Kolina Koltai, School of Information

Title

Questioning Science with Science: The Evolution of the Vaccine Safety Movement

Abstract

Purpose: This research sets out to understand the values that motivate vaccine safety advocates who question the safety of vaccines and oppose vaccination mandates. As is generally the case for public scientific controversies, the vaccination debate is uneven The vast majority of medical researchers support vaccination mandates. While a some of the general public also supports vaccination mandates, vaccination mandates are opposed by a vocal and growing minority. This minority is generally ignored by most mainstream voices in the scientific literature and the mass media as uninformed and irrational. However, efforts to sway these individuals through public health campaigns have been largely ineffective to date.

Methods: To understand the factors that motivate individuals within the vaccine safety movement, we recruited ten participants to be interviewed from an autism conference, an online forum, and through snowball sampling. Interview questions covered topics from how they came to hold their beliefs about vaccines, the sources of information they trust, their interactions with others about vaccines, and their values. iInterviews lasted on average for an hour (45 - 80 min) and were recorded to facilitate transcription. We used an analysis technique called "thematic analysis" to identify themes and trends in the data. We also employed respondent validation (checked with our participants) as a means for validating our results

Findings: Our findings suggest that there is more to the vaccine safety movement than what current theories and models propose. We identified four emergent value-laden themes: benevolence toward children, intellectual curiosity about vaccines, skepticism toward scientific elites, and respect for the scientific method. There is an assumption that the vaccine safety community is inherently anti-science and that they are selfish in caring only about their own children. These interviews indicate an evolutionary development to their beliefs that go against these assumptions. Our participants express deep care not only about their own children but about children everywhere. Their desire to protect and improve the health of all children spurred their interest in exploring more about vaccines. This exploration and examination of vaccine information is done with a highly critical lens, particularly of scientific elites and financial conflicts of interest. Our participants expressed a high value and appreciation for science and the process of questioning and discussing scientific issues and concerns.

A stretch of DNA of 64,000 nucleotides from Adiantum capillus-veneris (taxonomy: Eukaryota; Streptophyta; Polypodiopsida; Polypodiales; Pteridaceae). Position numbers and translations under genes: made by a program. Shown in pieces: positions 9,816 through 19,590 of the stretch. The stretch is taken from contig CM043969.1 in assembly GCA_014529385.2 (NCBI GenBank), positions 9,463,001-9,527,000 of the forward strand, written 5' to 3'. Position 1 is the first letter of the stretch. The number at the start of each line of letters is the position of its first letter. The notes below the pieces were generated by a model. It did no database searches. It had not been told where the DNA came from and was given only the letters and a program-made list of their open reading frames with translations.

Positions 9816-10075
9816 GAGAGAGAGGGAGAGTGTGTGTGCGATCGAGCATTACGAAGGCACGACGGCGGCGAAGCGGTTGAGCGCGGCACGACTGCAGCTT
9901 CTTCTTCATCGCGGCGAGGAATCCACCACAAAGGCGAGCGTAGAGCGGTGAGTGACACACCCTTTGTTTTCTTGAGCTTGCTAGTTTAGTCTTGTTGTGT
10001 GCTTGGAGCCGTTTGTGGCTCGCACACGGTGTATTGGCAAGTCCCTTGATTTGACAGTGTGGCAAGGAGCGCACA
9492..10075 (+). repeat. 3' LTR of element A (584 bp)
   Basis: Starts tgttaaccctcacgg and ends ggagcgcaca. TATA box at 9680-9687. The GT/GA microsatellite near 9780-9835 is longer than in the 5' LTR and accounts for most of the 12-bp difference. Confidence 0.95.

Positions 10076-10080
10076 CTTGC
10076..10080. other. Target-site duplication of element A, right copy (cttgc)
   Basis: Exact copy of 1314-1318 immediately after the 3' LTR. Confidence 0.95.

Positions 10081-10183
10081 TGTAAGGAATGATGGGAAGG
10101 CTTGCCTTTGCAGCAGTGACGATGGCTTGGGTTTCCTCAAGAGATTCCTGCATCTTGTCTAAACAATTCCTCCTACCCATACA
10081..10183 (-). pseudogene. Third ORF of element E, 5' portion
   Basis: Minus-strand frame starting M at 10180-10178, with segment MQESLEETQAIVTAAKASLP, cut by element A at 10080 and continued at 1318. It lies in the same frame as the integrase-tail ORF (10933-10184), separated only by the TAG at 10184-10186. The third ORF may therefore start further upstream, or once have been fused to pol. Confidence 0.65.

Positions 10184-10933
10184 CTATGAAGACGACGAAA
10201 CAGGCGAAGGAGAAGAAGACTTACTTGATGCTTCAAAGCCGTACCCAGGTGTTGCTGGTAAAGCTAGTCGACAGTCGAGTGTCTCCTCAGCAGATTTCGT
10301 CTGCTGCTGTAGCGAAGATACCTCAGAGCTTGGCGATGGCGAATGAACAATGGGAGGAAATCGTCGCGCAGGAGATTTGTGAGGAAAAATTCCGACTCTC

Conclusions: The results of this study can help us to understand how values motivate individuals to take positions outside of the mainstream in public scientific controversies, such as climate change and genetically modified foods. Further, the findings help to demonstrate that enhanced understanding of the values that motivate vaccine safety advocates can help us to create shared dialogues that unite rather than divide factions within the vaccination debate, moving from conflict to consensus.

Chan Yu, Economics

Title

The Role of Immigrants in Chinese Import Competition and the US Labor Market

Abstract